Sweet dreams – got “Ëœem? Many of us don’t. For some, bedtime is a nightly battle of tossing, turning and exhausted frustration; believe me, I’ve been there myself. As with any of life’s imbalances, there’s usually an underlying reason for insomnia and although stress and tension are usually the root cause, there are natural solutions to help you get the rest you deserve. Try some of these ideas and see which ones work for you.
Before going to bed, stretch out.
The day’s tensions are held in your body, so a gentle, relaxing stretching session – even a brief one – can do you a world of good.
Wear comfortable clothing – or none!
You might be surprised to find that going to sleep in your birthday suit helps you get more relaxed. Or, simply changing the type of PJ’s you wear can work wonders. If you’ve been sticking to cotton or flannel, try bamboo, which breathes well.
Skip the bedtime TV show.
I know a lot of people like to fall asleep to the TV, and if that works for you, great. But if you find yourself wired after watching Colbert or the midnight sci-fi flick, take the hint and turn off the tube. With all those flashing images, TV stimulates the brain and that’s the last thing you need if you’re trying to sleep.
Unplug electrical appliances in your bedroom at night.
The subtle electrical hum might just be enough to keep you awake, not to mention digital numbers or standby lights. If you use an alarm to wake up, keep it at least 3 feet from your bed.
Keep your workspace separate from your bedroom.
Using your laptop in bed, or even having your desk right next to your bed will keep stress and sleep intertwined – not a good combination. If you can, remove clutter your sleeping space and make it harmonious and beautiful. Perhaps some beautiful art or make an altar of special objects – anything but the office supplies!
Is it too health-nut of me to remind you not to drink coffee or eat sugary snacks before bedtime? Hey, even a few bites of dark chocolate were enough to keep me up an extra few hours one night recently, so watch what you eat in the evening. Good choices are nuts, cheese, and nut butters.
Is your mattress uncomfortable?
Are you using the right pillow? Make sure your sleeping situation is exactly right for you. If you’re tossing and turning on a regular basis, it’s probably time for a different mattress.
Keep oxygen circulating in your bedroom.
If you don’t like to leave your windows open, at least crack them or use a small, circulating fan. The white noise might help you sleep better, too.
Try aromatherapy to help you relax and sleep. Some good essential oil choices are lavender, ylang ylang, jasmine or sandalwood. Nectar Essences has a misting spray – appropriately called Sleep – made of relaxing flower essences and essential oils.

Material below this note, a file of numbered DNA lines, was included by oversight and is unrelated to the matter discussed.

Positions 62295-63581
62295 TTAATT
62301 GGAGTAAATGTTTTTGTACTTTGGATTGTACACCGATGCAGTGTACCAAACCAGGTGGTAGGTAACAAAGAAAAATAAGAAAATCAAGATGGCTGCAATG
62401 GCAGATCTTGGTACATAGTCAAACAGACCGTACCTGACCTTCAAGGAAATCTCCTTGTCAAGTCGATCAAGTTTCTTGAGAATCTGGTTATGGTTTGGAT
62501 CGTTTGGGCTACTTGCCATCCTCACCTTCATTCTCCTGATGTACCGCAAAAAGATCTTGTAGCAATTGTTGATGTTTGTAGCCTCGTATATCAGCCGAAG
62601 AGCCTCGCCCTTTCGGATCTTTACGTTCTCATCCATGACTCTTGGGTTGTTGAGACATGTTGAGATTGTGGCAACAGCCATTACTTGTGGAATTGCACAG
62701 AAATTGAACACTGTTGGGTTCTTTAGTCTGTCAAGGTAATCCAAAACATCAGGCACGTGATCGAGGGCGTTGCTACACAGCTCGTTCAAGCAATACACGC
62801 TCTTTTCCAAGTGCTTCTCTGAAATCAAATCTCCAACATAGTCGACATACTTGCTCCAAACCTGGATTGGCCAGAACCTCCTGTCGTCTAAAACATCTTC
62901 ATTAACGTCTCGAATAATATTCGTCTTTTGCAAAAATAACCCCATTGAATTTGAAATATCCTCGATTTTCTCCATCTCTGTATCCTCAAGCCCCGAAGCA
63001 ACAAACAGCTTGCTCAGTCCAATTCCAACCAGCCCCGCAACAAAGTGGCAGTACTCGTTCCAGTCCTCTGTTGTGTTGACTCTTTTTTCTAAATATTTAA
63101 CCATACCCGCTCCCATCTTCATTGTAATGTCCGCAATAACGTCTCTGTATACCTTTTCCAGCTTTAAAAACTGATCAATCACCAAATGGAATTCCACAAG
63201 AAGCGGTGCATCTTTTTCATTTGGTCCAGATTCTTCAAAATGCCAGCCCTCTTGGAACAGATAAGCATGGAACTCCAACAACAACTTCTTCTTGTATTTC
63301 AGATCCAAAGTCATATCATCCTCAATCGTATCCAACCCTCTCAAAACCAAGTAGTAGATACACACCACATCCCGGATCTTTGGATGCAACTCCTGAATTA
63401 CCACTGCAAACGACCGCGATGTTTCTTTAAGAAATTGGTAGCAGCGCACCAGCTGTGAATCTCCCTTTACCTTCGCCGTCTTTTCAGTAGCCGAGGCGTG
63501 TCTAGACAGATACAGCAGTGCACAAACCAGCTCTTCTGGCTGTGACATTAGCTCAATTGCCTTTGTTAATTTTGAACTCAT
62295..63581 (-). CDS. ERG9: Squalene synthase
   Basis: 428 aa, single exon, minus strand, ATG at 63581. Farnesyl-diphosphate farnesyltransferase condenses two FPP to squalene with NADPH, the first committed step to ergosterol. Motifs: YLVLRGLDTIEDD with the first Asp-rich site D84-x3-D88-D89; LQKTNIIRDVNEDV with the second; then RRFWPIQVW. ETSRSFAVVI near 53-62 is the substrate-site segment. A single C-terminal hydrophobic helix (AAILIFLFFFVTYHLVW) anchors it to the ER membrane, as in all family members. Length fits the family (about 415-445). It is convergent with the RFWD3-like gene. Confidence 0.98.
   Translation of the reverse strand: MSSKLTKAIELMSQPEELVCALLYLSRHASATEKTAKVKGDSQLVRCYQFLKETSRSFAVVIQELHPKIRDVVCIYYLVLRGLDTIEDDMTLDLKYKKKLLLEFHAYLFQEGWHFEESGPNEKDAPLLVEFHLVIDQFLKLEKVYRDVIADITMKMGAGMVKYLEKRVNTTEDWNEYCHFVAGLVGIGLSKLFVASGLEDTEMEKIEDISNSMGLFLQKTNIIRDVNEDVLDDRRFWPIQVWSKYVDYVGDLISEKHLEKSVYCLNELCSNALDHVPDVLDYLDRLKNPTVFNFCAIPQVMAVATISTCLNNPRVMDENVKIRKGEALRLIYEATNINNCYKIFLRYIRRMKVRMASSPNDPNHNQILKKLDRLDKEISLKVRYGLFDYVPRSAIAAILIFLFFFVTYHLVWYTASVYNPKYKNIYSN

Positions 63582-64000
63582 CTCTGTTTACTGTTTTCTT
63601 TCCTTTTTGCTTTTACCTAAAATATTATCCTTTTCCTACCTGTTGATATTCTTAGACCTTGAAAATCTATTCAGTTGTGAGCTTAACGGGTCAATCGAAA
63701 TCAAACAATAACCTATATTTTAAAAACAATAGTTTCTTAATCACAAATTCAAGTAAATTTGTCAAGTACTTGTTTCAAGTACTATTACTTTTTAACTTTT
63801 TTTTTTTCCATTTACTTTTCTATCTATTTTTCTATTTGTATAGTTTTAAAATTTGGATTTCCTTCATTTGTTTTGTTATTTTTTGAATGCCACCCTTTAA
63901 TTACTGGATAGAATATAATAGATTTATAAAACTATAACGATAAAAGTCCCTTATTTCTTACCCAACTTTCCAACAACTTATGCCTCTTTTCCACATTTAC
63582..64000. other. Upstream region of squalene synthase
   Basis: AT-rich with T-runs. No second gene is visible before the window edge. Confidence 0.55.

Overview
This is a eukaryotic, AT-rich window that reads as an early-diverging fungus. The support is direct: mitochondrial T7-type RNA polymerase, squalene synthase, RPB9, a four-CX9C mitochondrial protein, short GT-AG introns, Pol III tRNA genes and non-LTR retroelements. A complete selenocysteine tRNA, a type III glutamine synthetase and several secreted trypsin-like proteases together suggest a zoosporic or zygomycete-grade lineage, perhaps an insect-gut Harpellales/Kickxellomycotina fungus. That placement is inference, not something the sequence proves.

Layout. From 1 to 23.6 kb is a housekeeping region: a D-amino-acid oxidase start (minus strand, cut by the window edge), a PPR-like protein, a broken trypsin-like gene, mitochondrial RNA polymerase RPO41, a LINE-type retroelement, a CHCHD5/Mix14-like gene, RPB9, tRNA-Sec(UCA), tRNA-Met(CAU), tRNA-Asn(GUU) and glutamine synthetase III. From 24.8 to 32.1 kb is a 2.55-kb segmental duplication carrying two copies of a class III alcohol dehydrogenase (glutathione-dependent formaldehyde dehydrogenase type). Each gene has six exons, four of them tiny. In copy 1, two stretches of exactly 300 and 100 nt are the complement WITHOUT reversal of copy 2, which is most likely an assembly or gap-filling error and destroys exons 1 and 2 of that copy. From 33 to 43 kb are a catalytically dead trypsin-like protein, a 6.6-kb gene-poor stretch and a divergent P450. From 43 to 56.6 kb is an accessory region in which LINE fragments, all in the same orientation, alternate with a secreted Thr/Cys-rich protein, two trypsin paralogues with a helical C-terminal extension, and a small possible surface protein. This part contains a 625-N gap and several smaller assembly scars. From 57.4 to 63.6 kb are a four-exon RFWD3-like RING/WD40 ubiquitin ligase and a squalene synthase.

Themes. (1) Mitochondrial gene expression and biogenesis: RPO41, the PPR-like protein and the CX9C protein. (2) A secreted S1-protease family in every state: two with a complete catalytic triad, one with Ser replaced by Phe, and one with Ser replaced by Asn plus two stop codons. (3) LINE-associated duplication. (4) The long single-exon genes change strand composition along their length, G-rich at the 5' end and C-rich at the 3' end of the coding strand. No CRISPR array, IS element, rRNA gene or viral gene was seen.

Melatonin is a hormone produced in the brain that regulates sleep cycles and synthetic melatonin pills are a gentle, over-the-counter option for helping you get to sleep. There are a few contraindications and potential side-effects, so do your research before taking it, but in general melatonin is considered a very mild and helpful supplement.
Listen to relaxing music.
Try ocean sounds or a meditation podcast, but make sure your stereo doesn’t stay on all night with lights and electrical feedback to keep you awake!
Try the old standard for nighttime relaxation: chamomile tea. If that’s too wimpy for you, check out the recipe for EcoSalon’s Sweet Dream Elixir. If you consume dairy, a glass of plain old warm milk can help, as well.
Save shower or bath time for your evening ritual.
The warmth and the water will help you relax, unwind and wash away the stresses of your day. This is especially effective if you use some of those essential oils in your bath.
This is a well known drowsiness-inducing herb. It is generally considered safe, with few side-effects, but as with any supplement, do some research and chat with your health care practitioner before deciding if it’s the right remedy for you.
The Hawaiian kava root is also well known for its relaxing properties. I tried it a few times when I was living on Maui and I can tell you that it does have a soothing, relaxing effect without any major hangover or side effects. But kava root is not the ideal herb for everyone. Do some research before trying it, and get pure kava powder.
Wear a sleep mask.
We sleep best in total darkness, and those little slivers of light from the streetlamp outside your window or the bright numbers of your digital alarm clock are enough to be a distraction. Simply slip on a mask and enter your own dark cocoon.
Save bedtime for relaxing activities.
You’ve turned off the TV, now what? Read a book (but not a thriller!) or journal just before going to bed. Or, try a little yoga.
Write your worries or your to-do list.
If your mind is racing, grab a notebook and write everything down. Write write write until you’re out of things to write about, until you’re tired, even bored… then you’ll be able to shut your eyes and sleep.
Use a pleasantly scented dream pillow.
It sounds strange, but German scientists found that certain smells help us dream better, while other, unpleasant smells play a part in disturbing our dreams.
Slow, deep breathing.
Before you go to bed, do some deep breathing – this will help relax you. Anytime you notice your mind has drifted away from your breath, gently bring it back. Or do this meditation lying down in bed and you’re sure to fall fast asleep.
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